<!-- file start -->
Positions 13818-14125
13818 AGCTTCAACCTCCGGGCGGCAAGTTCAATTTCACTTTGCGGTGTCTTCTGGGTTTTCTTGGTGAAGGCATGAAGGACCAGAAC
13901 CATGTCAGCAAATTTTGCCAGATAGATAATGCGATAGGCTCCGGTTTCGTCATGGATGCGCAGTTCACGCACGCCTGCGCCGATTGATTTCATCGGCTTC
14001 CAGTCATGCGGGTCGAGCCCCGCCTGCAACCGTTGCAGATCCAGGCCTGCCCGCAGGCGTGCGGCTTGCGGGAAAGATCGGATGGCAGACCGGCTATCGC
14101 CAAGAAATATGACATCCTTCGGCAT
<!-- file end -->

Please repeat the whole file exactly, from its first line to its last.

Positions 13818-14125
13818 AGCTTCAACCTCCGGGCGGCAAGTTCAATTTCACTTTGCGGTGTCTTCTGGGTTTTCTTGGTGAAGGCATGAAGGACCAGAAC
13901 CATGTCAGCAAATTTTGCCAGATAGATAATGCGATAGGCTCCGGTTTCGTCATGGATGCGCAGTTCACGCACGCCTGCGCCGATTGATTTCATCGGCTTC
14001 CAGTCATGCGGGTCGAGCCCCGCCTGCAACCGTTGCAGATCCAGGCCTGCCCGCAGGCGTGCGGCTTGCGGGAAAGATCGGATGGCAGACCGGCTATCGC
14101 CAAGAAATATGACATCCTTCGGCAT